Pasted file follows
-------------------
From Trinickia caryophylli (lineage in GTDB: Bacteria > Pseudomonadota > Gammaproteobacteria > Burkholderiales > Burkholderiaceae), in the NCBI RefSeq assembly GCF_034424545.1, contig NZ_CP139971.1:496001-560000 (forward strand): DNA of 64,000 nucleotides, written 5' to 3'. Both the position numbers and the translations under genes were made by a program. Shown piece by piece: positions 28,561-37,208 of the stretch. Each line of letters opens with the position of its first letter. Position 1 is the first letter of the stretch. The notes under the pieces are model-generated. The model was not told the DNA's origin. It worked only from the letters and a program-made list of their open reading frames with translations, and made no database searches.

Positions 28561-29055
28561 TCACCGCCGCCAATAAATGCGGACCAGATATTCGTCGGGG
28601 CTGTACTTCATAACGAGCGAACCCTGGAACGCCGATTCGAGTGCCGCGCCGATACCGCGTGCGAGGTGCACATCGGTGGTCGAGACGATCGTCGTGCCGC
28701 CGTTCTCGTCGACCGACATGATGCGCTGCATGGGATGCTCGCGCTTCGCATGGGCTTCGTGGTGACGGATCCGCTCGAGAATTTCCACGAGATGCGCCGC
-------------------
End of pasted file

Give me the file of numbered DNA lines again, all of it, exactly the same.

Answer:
From Trinickia caryophylli (lineage in GTDB: Bacteria > Pseudomonadota > Gammaproteobacteria > Burkholderiales > Burkholderiaceae), in the NCBI RefSeq assembly GCF_034424545.1, contig NZ_CP139971.1:496001-560000 (forward strand): DNA of 64,000 nucleotides, written 5' to 3'. Both the position numbers and the translations under genes were made by a program. Shown piece by piece: positions 28,561-37,208 of the stretch. Each line of letters opens with the position of its first letter. Position 1 is the first letter of the stretch. The notes under the pieces are model-generated. The model was not told the DNA's origin. It worked only from the letters and a program-made list of their open reading frames with translations, and made no database searches.

Positions 28561-29055
28561 TCACCGCCGCCAATAAATGCGGACCAGATATTCGTCGGGG
28601 CTGTACTTCATAACGAGCGAACCCTGGAACGCCGATTCGAGTGCCGCGCCGATACCGCGTGCGAGGTGCACATCGGTGGTCGAGACGATCGTCGTGCCGC
28701 CGTTCTCGTCGACCGACATGATGCGCTGCATGGGATGCTCGCGCTTCGCATGGGCTTCGTGGTGACGGATCCGCTCGAGAATTTCCACGAGATGCGCCGC